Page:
De Bruyne’s defensive ability is considered to be his major weakness.  The popular idea is that, like Mesut Ozil, he works hard for his team when they are in possession, but loses interest when the other team has the ball.  There are instances when this is true, but in the first game his dispossessing tackle sprung Belgium forward and led to their second goal.  Without his defensive play at that moment, the Algerians would have been able to build an attack.

The Wolfsburg man is also an adept dead ball specialist.  He is the primary free kick taker for the Red Devils and possesses uncanny accuracy for both looping and driving balls into danger zones.  This is so integral to Belgium because they do have tremendous height.  Fellaini and Witsel are both adept in the air, and dangers in the opposition box, as is Vincent Kompany, Daniel Van Buyten and Jan Vertonghen.  Belgium’s equalizer against the Desert Foxes was a beautifully driven ball from the left wing, from De Bruyne, in which he gave Fellaini an opportunity to strike. Fellaini was able to steer it home, but the cross was played with such pace, that all that was required of him was a slight redirection.  That is a hugely important quality for a playmaker, the ability to hit balls with such pace that all of your teammates have to do is get a simple touch and it will beat the keeper.  His crossing ability is also very important for Wolfsburg, as the Brazilian defender Naldo is one of the top aerial threats in the Bundesliga.

As Belgium competes in its first World Cup in twelve years, it does so with a vey young, but very talented side.  They possess future world beaters in just about every position of the park.  The only position that they seem to lack depth in is striker.  This makes Kevin de Bruyne’s role much more crucial.  He as the main attacking creator, alongside Eden Hazard, will have to produce enough opportunities, so that even if their strikers are in bad form, one or two will score.  The Belgian’s enter this competiton severely lacking experience at major international tournaments, and will need quality performances from its stars to offset this.  He is as dangerous as they come from all parts of the pitch, and any team to stop the Red Devils, will need to first stop Kevin de Bruyne.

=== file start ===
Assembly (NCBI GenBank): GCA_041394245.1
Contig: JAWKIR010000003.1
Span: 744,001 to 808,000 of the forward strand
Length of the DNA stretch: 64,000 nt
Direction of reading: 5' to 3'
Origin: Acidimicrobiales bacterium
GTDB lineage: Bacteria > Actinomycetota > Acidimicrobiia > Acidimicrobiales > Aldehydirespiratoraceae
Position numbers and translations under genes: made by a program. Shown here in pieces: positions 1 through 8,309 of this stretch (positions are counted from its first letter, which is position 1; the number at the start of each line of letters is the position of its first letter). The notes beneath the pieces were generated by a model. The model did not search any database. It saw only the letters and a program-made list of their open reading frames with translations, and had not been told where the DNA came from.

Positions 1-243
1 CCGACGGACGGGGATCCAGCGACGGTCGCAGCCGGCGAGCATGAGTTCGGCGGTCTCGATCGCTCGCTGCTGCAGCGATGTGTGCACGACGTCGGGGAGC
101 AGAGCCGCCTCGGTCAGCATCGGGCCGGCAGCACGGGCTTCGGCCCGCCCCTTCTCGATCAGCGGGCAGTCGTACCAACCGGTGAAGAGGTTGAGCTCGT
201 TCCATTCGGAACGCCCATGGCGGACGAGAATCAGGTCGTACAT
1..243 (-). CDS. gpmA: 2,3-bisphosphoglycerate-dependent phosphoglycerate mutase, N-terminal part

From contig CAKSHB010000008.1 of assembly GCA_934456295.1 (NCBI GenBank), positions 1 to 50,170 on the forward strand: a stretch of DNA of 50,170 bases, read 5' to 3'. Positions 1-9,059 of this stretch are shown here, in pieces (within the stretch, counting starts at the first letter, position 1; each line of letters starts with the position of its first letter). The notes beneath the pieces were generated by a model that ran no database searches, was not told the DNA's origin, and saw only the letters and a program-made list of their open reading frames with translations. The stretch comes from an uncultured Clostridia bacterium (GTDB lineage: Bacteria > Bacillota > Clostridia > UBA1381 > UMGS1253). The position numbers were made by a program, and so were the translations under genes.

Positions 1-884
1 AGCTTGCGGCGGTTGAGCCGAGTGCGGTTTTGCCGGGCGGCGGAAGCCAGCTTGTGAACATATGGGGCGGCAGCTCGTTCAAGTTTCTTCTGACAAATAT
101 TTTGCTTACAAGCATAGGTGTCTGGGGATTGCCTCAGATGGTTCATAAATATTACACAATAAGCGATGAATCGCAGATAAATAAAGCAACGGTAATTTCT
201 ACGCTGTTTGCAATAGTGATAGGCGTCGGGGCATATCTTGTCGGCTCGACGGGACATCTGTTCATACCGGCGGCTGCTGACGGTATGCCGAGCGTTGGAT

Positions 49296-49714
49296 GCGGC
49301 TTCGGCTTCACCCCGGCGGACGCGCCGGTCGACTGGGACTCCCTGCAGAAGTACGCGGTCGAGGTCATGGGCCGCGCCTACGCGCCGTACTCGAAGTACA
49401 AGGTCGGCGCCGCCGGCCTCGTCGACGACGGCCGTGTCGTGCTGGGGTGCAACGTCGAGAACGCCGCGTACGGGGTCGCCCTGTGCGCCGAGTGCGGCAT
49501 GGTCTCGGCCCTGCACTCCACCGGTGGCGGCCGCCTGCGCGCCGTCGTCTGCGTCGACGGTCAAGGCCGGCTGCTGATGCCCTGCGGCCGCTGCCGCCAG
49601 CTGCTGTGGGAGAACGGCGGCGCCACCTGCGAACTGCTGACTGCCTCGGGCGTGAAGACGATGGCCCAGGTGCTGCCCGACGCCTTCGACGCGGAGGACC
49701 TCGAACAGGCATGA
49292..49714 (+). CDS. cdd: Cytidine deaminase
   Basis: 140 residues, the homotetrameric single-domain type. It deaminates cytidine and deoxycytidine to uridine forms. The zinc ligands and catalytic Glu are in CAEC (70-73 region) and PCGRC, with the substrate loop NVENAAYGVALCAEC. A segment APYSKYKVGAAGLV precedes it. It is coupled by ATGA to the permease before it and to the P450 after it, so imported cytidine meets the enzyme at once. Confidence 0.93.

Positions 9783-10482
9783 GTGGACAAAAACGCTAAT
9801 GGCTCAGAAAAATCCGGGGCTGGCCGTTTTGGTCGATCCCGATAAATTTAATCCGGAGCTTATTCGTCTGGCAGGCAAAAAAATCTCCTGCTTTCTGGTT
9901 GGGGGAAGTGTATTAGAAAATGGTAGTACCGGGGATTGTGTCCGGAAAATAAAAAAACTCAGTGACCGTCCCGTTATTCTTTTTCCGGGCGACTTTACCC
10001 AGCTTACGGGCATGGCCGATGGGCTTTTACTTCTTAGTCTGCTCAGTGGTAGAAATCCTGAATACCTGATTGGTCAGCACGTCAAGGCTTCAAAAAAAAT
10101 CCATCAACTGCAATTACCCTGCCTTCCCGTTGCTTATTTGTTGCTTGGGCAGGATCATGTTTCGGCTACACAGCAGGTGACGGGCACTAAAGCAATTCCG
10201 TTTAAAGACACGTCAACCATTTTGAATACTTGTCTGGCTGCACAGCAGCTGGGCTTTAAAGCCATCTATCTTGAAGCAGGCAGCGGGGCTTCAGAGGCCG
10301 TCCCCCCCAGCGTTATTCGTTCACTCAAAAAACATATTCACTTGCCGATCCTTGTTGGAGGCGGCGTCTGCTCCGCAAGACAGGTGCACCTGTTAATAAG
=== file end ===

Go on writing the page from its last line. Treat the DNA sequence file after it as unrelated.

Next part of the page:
This article was written by Neil McCann

Neil McCann

Neil McCann

Neil was born in Boston Massachusetts in the United States, but has citizenships for both Austria and Ireland.He follows the German, Dutch, and Swiss leagues intensely and has great love for Bayern Munich.His favorite footballer of all time is Oliver Kahn, but David Alaba is his favorite current player.He is a first year in University and will start writing for Bavarian Football Works at the beginning of next season.
Neil McCann